But it’s clear that the Yankees went a day without playing any baseball, and their odds of advancing got worse. Phil Hughes was removed from his last start with a back injury, and even though he says he feels okay, he’s Phil Hughes. David Phelps posted some interesting numbers, but there were concerns, and neither of these guys is Sabathia. In fact, they’d be righties in Yankee Stadium, instead of a lefty who could shut down lefties and keep hitters away from the right-field porch.

What matters the most is Game 4, and after that Games 5 and 6 before a Game 7, but one just can’t not think about the potential implications of the rain-out in the series. It’s funny; a few days ago, I was thinking about writing a post suggesting the Yankees start Sabathia on short rest in Game 3, opposite Verlander. Then he’d be on full rest in a Game 7. I was talking to Dave about the potential advantages and disadvantages of matching up aces, and ultimately we both decided it didn’t make much of a difference either way. So that post never got written. But now in hindsight we can say, yes, absolutely the Yankees should’ve started CC Sabathia in Game 3. What were they thinking!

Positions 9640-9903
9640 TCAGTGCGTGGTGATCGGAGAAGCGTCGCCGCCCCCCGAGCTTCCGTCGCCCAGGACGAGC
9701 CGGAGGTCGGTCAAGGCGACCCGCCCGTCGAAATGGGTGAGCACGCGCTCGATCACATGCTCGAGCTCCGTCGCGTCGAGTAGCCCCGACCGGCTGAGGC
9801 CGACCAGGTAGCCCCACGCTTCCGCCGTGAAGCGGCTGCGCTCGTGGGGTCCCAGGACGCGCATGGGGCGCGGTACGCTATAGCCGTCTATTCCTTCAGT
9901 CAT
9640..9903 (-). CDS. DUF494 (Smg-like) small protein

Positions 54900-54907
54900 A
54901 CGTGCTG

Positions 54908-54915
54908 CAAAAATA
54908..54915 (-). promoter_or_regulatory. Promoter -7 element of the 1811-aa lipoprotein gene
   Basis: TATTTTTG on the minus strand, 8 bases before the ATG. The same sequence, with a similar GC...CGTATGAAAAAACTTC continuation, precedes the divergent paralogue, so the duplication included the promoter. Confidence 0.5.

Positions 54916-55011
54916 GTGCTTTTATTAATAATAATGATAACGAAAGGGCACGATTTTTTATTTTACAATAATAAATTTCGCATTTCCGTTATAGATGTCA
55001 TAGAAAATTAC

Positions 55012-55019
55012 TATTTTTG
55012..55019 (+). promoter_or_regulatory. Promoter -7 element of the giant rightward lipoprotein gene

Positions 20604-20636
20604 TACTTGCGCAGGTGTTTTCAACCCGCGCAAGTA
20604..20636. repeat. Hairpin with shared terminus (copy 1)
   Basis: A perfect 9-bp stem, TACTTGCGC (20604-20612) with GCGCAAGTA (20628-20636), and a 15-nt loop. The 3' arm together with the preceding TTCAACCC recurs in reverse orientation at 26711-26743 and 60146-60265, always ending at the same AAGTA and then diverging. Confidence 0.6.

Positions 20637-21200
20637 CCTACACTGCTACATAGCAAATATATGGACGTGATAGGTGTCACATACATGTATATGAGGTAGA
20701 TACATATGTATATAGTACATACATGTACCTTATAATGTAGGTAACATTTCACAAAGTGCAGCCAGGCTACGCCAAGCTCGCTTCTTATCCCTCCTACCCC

If we’re going to allow ourselves to get ahead of ourselves, and we pretty clearly are, we can say that the Yankees’ best plan for Game 7 might be going with a bullpen game. Start Hughes and give him a short leash. Follow with Phelps and give him a short leash. Maybe Sabathia would be available in relief, since I believe that would be his throw day. In last year’s ALDS against the Tigers, Sabathia threw 106 pitches on October 3, then he threw 37 pitches in relief on October 6. Just because Sabathia wouldn’t start doesn’t mean Sabathia wouldn’t pitch at all, as all hands would presumably be on deck. A bullpen game might give the Yankees their best shot at beating an ace.

But that’s a ways off, and of course any number of things could happen between now and that potential reality. If the Tigers win on Thursday, it all hardly matters. If the Tigers win on Friday or Saturday, it all hardly matters. It matters for a seventh game, and that’s three consecutive Yankees wins away. The Yankees need to take advantage of one Sabathia start before they can lament the unfortunate lack of a second.

I think, without question, Wednesday’s rain-out made the Yankees’ odds of making the World Series worse. If it’s any consolation to Yankees fans, it didn’t make them much worse, because with one Sabathia start or two Sabathia starts, the odds are still highly unlikely. For now, this is just something worthy of acknowledgment. But in the event that we get to a seventh game? In the event that, with the stakes the highest, Justin Verlander opposes Phil Hughes, because the weather in Detroit had an attitude? The Yankees were victims of a bad call in Game 1, and they were victims of a bad call in Game 2. Those fans probably aren’t in the mood to deal with this.